Wednesday 23 January 2019

Comment: Donegal were dead right to raise Croke Park issue and the GAA shouldn't wait until 2020 to act

Cormac Byrne

The length of discussion at the 2017 GAA Congress on the 'Super 8' proposal: 32 minutes. Number of speakers: 15. Number against the proposal: 2. Time spent discussing the fact that Dublin would play twice at Croke Park: Zilch.

The first speaker on the Super 8 proposal welcomed the fact that teams would play one game at Croke Park, one game at home and a 'neutral' game. He wasn't corrected.

The issue wasn't teased out and has been dormant for almost a year-and-a-half. It's is very much active now and has the potential to explode.

Donegal have sought clarification from the GAA as to how a county (Dublin) can use one stadium (Croke Park) "as both Neutral and Home venue". If it's a neutral game when they face the Dubs, how can it be a home game for the All-Ireland champions when the winners of Roscommon and Armagh come to the capital.

Paraic Duffy's original proposal document acknowledged the fact that the Dubs would have two of their three games at GAA headquarters but this was an improvement because before now, all their quarter-finals were at Jones' Road.

The fact that Dublin will essentially have two home games and everyone else gets one has not been lost on observers, especially in light of last week's 'Newbridge or nowhere' controversy.

Donegal have acted and now the GAA must offer an explanation.

Rule 6.28(a)(iii) lays out the structure of the Super 8 series and some have correctly pointed out that at no stage is a game at a 'neutral' venue mentioned:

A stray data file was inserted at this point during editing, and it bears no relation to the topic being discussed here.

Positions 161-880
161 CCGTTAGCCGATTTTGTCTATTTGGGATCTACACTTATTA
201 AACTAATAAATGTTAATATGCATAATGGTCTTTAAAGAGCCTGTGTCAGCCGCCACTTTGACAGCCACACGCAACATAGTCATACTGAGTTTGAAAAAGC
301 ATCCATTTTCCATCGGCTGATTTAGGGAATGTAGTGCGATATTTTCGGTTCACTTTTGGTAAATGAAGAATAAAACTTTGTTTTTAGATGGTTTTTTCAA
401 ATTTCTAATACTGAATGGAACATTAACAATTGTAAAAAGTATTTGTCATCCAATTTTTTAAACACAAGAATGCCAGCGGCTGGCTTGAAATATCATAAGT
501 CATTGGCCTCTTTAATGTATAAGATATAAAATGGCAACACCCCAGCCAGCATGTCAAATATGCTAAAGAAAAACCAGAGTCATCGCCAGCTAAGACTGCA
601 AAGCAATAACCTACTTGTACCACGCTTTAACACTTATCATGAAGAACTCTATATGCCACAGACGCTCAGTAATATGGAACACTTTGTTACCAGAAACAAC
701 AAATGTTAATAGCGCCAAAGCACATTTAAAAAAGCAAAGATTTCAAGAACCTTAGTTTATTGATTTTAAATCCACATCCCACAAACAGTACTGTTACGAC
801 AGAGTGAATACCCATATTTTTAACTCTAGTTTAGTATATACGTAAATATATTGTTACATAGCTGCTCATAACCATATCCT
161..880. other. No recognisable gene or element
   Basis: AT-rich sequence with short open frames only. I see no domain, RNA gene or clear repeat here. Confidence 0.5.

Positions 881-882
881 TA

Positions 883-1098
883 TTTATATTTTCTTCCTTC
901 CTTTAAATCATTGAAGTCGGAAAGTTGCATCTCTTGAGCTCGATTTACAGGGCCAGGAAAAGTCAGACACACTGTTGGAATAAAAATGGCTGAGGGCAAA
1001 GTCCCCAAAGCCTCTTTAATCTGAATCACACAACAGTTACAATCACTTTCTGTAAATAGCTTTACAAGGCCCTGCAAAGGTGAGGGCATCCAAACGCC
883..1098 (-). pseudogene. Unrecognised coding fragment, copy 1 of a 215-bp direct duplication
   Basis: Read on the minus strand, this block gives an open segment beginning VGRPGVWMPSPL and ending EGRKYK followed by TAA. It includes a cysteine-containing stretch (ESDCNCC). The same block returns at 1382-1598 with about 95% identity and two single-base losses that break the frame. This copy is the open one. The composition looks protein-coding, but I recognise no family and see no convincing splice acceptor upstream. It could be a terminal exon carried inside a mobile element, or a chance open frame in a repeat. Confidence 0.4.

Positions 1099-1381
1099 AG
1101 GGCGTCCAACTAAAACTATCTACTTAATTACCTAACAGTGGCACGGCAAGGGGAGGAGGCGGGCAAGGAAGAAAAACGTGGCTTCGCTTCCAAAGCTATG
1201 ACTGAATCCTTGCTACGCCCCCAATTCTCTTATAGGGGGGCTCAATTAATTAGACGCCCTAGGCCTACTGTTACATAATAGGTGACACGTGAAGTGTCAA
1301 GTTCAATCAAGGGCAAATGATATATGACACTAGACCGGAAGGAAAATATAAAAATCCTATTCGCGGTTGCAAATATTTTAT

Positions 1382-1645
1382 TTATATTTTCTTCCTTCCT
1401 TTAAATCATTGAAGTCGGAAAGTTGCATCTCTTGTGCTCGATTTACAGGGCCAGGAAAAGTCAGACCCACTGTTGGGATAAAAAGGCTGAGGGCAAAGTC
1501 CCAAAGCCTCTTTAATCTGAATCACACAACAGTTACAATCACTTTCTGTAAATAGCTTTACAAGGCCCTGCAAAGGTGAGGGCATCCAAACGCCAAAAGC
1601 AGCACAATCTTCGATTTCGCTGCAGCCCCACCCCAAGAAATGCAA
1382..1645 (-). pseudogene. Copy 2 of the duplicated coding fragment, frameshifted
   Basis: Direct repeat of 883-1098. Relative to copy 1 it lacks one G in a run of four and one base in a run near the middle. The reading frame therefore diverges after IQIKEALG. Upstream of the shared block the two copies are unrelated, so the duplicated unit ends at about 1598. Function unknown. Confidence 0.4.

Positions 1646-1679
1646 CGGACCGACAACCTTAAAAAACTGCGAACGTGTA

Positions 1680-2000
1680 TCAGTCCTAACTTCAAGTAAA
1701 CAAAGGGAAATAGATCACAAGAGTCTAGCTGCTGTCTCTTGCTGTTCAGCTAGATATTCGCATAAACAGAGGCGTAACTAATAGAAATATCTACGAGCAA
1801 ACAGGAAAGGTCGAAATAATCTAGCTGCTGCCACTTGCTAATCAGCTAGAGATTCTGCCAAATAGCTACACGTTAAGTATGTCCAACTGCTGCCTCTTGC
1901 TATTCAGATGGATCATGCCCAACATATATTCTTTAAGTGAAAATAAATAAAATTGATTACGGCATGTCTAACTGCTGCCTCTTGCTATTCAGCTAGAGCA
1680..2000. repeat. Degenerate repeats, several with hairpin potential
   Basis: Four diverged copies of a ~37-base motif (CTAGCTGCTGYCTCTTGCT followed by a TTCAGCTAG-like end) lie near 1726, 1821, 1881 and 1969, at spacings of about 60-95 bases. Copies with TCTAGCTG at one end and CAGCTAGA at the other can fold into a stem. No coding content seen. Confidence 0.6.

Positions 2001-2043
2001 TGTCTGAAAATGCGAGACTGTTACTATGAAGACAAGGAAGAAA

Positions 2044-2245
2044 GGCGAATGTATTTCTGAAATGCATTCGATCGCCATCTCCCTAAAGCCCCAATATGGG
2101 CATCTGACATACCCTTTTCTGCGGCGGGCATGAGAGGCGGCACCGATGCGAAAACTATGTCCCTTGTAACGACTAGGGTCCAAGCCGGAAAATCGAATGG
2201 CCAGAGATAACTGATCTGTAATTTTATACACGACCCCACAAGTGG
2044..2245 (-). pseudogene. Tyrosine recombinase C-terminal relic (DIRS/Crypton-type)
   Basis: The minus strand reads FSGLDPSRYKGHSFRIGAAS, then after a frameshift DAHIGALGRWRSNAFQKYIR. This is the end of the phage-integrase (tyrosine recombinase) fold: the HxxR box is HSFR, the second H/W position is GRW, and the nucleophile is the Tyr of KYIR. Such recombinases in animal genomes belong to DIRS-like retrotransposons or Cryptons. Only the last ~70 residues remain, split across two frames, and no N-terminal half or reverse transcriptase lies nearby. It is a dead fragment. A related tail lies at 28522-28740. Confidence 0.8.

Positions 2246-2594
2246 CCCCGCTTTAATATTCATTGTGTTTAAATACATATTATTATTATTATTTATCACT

Under the rules, Donegal don't really have a leg to stand on but it's clear that Dublin have a clear advantage over the seven other teams that will compete.

The argument that won the day for Kildare last week, that rules are rules, will probably stifle Donegal here but they have opened Pandora's box.

Whether the GAA like to admit it or not, the Dubs already enjoy a significant financial and commercial advantage over their competitors and playing all their biggest games, including their home league games in Croker also gives them a competitive advantage.

The argument that Croke Park is not a 'home' venue for Dublin because they rent it off the GAA or that they don't train there doesn't carry much water.

If that is the case, then Dublin should play the 'home' game with the winner of Roscommon or Armagh at Parnell Park.

The 'note' above clearly states that 'Home Venues' will be subject to approval by the Central Competitions Control Committee. If the CCCC wants to safeguard the integrity of the All-Ireland Championship and ensure that the last eight teams have a fairer shot at success then they should either play the Donegal game outside Croke Park or see that the Roscommon/Armagh games goes to Parnell Park.

The CCCC was given a bloody nose last week by Kildare and this move would go a long way in repairing that committee's reputation. They have the final say on these fixtures.

In closing the debate on the motion at the 2017 Congress, former Director General Paraic Duffy said: "Nothing that is done here today can't be undone. (It) can be changed in three years time. What are we afraid of?"

I fear that gap between the GAA executive and the grassroots is growing wider by the day, I fear that the race for Sam Maguire could be tarnished.

Donegal should fear that their actions will create a siege mentality in Jim Gavin's Dublin squad and they should fear the fact that they could reap the whirlwind but they have done everyone a favour by raising this.

The GAA shouldn't wait until the 2020 GAA Congress to rectify this.

The over-arching power the CCCC tried to exercise last week in fixing the Kildare-Mayo game for Croke Park should be used to ensure a more level playing field for all. Take Dublin out of Croke Park for one of their Super 8 games.

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